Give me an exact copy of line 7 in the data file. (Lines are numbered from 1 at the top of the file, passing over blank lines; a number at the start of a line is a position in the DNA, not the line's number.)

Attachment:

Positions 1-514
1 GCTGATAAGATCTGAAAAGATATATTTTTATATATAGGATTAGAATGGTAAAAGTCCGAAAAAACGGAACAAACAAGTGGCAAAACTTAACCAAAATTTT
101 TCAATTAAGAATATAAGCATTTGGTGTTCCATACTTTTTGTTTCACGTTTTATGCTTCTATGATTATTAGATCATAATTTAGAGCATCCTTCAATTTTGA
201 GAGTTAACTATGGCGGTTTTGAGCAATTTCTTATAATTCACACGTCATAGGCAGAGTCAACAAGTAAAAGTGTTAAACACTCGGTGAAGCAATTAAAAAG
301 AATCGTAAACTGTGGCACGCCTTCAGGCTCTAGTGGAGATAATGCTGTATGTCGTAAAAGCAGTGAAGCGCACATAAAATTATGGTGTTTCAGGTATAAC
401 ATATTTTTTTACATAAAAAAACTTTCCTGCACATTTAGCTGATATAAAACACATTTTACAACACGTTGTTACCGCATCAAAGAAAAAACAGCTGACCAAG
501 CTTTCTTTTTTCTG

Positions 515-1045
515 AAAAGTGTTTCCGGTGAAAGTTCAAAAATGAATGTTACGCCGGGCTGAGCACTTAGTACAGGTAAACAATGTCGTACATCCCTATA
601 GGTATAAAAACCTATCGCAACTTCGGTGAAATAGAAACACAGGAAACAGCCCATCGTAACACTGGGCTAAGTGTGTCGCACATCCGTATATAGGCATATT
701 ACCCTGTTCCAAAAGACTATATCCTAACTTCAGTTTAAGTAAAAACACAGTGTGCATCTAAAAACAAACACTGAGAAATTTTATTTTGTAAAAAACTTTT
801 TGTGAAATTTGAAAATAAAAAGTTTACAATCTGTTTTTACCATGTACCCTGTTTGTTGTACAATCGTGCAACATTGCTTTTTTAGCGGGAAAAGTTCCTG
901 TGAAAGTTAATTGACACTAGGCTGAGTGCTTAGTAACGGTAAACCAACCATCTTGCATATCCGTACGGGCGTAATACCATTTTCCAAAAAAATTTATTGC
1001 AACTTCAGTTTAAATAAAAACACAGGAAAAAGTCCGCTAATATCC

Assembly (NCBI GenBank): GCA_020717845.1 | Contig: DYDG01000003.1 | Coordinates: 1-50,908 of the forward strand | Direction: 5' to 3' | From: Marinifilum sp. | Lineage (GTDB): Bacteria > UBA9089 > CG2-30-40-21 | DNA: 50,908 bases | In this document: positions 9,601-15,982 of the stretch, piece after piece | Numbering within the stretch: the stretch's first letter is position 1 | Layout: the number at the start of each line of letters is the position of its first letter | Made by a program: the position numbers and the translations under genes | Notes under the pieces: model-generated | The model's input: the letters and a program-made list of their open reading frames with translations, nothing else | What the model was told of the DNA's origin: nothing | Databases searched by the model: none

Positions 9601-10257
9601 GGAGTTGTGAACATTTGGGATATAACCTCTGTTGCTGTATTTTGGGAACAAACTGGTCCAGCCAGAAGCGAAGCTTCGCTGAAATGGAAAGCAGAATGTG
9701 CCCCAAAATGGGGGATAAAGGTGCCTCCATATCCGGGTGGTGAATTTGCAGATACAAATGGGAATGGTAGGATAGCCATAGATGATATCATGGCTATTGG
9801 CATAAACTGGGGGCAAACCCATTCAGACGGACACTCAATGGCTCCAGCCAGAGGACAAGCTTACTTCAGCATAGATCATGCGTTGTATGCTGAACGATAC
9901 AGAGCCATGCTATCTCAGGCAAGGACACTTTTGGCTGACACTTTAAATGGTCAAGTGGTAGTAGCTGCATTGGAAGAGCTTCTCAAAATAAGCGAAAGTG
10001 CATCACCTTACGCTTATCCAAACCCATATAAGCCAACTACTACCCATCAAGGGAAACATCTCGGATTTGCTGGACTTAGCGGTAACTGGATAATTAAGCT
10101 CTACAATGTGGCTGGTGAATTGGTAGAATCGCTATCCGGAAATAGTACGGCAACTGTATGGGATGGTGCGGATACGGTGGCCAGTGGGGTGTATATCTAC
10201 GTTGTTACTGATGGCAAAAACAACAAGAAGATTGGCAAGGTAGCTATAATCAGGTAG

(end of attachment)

501 CTTTCTTTTTTCTG